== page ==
Time to chase flatties
  |  First Published: October 2011

Flathead are special because of a number of things: They can be caught in very shallow water, they blend in very well with their surroundings, they are reasonably easy to catch year round, they fight well on light gear and they can grow quite large.

Dusky flathead, or any other flathead species, rely on their ability to camouflage themselves so that they can ambush and capture their prey.

They live partially buried in the sand or mud, often along an edge of a weed line or rock wall, facing the current. When an unsuspecting small fish, prawn or crab passes by, the flattie uses its lightning turn of speed to grab its prey.

Places worth a look for flathead in the estuaries are along the edges of mangroves, breakwalls, retaining walls, drop-offs, the edges of rock bars, gravel patches, mussel and cockle beds, sand and mud flats, the edges of deep holes, edges of fast currents, under oyster racks, at the foot of marker buoys and poles, the bases of bridge pylons and under pontoons.

Offshore anglers encounter sand, blue-tailed and tiger flathead in areas that have sand, mud, crushed shell and gravel patches. You could also try working the edges of close reefs and bomboras.


Flathead will take most baits but my favourites are strips of bonito, frigate mackerel, yellowtail, cowanyoung, striped tuna, slimy mackerel, pike and tailor.

These strips can be rigged on ganged hooks but are also very effective on a fixed or sliding snood rig. You can also use the fixed or sliding snood rig when using whole live fish.

If you are using white or blue bait on gangs, you usually find that the blue bait is longer than the whitebait.

Depending on the size of the bait you have to increase the number of hooks to add extra length. I usually use two 1/0s or 2/0s in whitebait and three 1/0s or 2/0s in blue pilchards.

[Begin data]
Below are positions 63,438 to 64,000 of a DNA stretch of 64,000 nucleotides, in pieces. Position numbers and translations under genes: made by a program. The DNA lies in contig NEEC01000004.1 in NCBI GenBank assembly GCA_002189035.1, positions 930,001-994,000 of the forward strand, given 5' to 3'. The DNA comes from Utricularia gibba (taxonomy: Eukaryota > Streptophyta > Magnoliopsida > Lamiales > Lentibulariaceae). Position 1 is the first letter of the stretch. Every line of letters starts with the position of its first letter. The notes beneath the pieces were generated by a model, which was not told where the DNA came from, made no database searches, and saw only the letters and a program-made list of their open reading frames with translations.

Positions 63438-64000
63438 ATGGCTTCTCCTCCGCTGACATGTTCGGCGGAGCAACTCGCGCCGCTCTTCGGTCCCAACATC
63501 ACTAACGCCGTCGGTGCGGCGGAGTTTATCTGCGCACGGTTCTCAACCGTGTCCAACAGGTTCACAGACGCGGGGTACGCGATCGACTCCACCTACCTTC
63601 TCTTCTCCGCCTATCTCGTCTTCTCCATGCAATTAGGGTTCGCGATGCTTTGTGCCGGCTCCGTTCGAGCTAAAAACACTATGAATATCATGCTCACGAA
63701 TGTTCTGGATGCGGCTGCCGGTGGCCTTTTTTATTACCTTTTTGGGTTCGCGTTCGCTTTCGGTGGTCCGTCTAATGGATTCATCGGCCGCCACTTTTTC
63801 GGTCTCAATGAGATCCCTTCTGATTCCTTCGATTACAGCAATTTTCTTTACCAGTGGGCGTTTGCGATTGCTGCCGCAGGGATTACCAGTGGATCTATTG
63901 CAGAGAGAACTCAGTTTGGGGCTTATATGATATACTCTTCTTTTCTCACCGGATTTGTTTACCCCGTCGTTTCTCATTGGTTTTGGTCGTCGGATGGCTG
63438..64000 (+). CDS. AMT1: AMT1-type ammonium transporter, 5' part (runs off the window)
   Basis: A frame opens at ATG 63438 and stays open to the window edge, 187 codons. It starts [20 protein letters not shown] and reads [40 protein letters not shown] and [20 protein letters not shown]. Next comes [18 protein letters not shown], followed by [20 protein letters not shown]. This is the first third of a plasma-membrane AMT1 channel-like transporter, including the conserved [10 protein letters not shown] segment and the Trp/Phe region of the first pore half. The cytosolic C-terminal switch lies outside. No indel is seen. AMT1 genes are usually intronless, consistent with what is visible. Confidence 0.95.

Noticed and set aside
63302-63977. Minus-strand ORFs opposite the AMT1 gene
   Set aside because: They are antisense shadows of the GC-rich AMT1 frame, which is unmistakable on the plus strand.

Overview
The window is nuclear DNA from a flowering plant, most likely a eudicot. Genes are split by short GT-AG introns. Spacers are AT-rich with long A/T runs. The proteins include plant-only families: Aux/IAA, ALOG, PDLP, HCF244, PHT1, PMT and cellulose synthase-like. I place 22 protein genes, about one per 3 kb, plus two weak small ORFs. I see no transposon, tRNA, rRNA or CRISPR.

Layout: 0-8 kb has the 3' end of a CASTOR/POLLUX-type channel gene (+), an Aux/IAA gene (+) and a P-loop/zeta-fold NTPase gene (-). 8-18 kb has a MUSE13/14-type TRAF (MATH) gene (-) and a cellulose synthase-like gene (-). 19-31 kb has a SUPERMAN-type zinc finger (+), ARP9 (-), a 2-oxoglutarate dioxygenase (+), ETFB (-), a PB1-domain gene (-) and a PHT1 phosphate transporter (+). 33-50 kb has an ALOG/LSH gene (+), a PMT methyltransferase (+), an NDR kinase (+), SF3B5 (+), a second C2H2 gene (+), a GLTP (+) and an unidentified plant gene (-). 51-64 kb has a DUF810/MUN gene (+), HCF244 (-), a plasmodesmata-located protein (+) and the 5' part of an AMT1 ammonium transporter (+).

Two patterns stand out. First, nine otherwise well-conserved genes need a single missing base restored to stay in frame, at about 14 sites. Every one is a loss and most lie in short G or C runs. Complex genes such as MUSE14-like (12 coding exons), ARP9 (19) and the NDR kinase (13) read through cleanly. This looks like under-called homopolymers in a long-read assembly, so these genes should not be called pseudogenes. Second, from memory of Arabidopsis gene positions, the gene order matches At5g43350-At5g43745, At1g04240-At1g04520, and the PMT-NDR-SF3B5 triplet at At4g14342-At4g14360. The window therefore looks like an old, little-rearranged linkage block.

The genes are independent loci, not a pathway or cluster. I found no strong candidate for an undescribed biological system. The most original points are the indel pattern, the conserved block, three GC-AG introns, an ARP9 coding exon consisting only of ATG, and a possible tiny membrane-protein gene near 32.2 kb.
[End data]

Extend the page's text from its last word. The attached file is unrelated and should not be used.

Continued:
When using gangs all of the hook points must protrude from the body of the bait, the last hook point must be down near the back of the bait the whole rig must be straight so that it doesn’t twist unnaturally.

Whether I am fishing from the shore in an estuary or off the beach into a nice gutter, I make sure that my bait is always slowly moving. I cast my bait, allow it to hit the bottom, point the rod tip towards the bait and wind up the slack.

I then twitch the rod tip backwards, pause three or four seconds, then repeat until the bait is back at my feet or I’ve hooked a fish.


When chasing flathead on softies I look for a jig head with a chemically sharpened hook with a point that can withstand getting snagged a number of times and wire that won’t straighten out.

The keeper collar or barb must hold the plastic on the jig without damaging it and the head must suit the type of soft plastic I’m using.

Soft plastics come in so many shapes, sizes and colours and so do the jig heads. Try to match the shape of the head with the shape and size of the plastic, and the weight of the head with the depth of water and tidal run so it will stay close to the bottom.

If you are walking or wading a shallow shore for flathead, make sure you walk slowly and quietly. Many times I have seen an angler scare off a flathead that has been almost at their feet.

Cast the water along the shore ahead of you thoroughly because it is very disappointing to spook a big flathead without it having seen your lure.

Cast into the dark, inviting depths by all means, but do not neglect the shallow bank ahead and to the side. Even the biggest flathead may remain buried in the sand and invisible until your lure entices it to strike – or you walk right up and frighten it off.

Cast to inviting formations and structure by all means, but also cover the featureless sand bar stretching out ahead of you. Your first strike often comes from what appears to be featureless water.

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